Will Lutz, Managing Editor of the Lone Star Report, will be contributing to Beltway Confidential during the run-up to Texas' March 2 primary.
As early voting begins today (in most counties) for the Texas Republican gubernatorial primary, many outside Texas must be wondering how a popular U.S. Senator like Kay Bailey Hutchison, R, could be so far behind incumbent Republican Gov. Rick Perry in the polls.
Perhaps Hutchison’s strongest issue against Perry is the Trans-Texas Corridor –- an extremely unpopular toll road proposal that involved building a giant freeway from Laredo to the Oklahoma state line, to be tolled and operated under a 50-year lease to (probably) a foreign company. Opposition to the proposal was so strong, particularly in rural Texas, that Perry had to scrap it shortly into his campaign.
So Hutchison’s #1 attack on Perry is his toll roads, naturally. Just take a look at Hutchison’s attack ad here:
Most of Hutchison's attacks on Perry on this issue both resonate and are true. But there’s one problem: Hutchison's only transportation plan so far is to create a commission to study the problem further. All of the options for addressing transportation – including doing nothing – have their detractors or involve someone paying more. There are pros and cons to more tolling, more privatized tolling, higher gas taxes, and building fewer roads. Republicans of various stripes and locations differ on which of these options they prefer. So Hutchison decided to punt until after the election.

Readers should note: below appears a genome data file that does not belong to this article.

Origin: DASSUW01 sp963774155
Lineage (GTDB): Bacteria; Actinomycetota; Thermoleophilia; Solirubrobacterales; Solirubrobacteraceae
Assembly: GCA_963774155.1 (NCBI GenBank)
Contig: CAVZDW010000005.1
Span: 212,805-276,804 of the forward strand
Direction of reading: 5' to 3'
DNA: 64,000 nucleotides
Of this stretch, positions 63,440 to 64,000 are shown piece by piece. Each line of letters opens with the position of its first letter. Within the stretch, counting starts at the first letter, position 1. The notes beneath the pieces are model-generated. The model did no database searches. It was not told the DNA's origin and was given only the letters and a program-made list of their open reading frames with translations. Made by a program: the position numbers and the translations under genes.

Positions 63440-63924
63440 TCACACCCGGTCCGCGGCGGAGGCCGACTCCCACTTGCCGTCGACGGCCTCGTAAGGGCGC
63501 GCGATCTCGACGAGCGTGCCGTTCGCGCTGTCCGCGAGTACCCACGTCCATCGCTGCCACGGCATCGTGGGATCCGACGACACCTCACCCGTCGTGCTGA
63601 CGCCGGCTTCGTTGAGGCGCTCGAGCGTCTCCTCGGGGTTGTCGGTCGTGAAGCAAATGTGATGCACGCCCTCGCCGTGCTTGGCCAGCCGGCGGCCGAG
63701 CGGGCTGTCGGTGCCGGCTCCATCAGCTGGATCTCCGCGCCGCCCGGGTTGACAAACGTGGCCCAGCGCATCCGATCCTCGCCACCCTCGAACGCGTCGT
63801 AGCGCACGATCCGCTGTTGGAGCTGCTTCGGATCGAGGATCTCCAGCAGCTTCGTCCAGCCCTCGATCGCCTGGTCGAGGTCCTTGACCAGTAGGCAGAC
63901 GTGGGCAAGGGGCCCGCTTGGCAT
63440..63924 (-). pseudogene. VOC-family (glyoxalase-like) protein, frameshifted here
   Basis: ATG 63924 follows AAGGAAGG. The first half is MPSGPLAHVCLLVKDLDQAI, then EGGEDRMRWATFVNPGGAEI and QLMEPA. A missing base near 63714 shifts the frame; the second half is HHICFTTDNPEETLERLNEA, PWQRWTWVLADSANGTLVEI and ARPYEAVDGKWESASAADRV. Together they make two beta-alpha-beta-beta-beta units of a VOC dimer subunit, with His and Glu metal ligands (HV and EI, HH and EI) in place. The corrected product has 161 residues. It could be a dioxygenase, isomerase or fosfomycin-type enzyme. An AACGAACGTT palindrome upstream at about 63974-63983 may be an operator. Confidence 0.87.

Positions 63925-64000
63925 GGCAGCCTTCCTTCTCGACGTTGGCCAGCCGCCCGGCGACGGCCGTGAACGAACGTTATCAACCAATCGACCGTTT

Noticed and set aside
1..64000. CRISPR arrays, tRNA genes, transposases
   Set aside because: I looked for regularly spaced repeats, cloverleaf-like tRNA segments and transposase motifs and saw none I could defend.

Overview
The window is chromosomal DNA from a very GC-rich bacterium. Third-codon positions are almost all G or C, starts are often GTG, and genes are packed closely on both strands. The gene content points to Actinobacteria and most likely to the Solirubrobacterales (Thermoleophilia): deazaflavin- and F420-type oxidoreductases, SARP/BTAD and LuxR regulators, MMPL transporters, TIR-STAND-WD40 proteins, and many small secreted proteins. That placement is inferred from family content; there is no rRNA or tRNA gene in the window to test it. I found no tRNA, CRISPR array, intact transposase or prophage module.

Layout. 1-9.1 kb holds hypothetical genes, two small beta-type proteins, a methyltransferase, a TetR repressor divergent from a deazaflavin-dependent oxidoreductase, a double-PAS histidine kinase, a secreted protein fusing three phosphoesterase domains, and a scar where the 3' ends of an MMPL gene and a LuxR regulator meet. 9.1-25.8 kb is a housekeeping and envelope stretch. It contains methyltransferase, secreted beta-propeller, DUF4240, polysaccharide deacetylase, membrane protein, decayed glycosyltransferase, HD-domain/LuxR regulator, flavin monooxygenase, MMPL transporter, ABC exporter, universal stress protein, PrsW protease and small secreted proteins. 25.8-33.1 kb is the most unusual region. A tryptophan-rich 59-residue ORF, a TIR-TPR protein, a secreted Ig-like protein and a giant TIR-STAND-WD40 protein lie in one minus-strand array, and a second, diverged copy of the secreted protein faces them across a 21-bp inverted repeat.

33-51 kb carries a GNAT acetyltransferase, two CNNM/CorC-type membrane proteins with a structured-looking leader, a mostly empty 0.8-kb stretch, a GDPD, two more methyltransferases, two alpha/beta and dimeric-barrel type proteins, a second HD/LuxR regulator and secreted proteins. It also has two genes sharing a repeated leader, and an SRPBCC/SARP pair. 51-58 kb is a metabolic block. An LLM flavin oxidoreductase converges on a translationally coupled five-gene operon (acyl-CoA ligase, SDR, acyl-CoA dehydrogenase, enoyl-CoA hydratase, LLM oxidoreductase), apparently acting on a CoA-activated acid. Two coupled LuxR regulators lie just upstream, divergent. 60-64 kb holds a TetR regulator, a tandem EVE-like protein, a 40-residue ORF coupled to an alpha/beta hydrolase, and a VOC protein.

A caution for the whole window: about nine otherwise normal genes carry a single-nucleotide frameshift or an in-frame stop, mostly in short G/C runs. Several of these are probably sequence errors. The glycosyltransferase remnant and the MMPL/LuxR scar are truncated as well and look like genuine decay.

If her number-one attack issue is transportation, shouldn't Hutchison have her own plan -- either to pay for roads some other way, or to build fewer new roads? To take a position would cost her at least a few votes, so she hasn't taken one. That’s why she has a credibility problem in this race: No one knows what she would do if elected. They know what she’s against, but not what she’s for.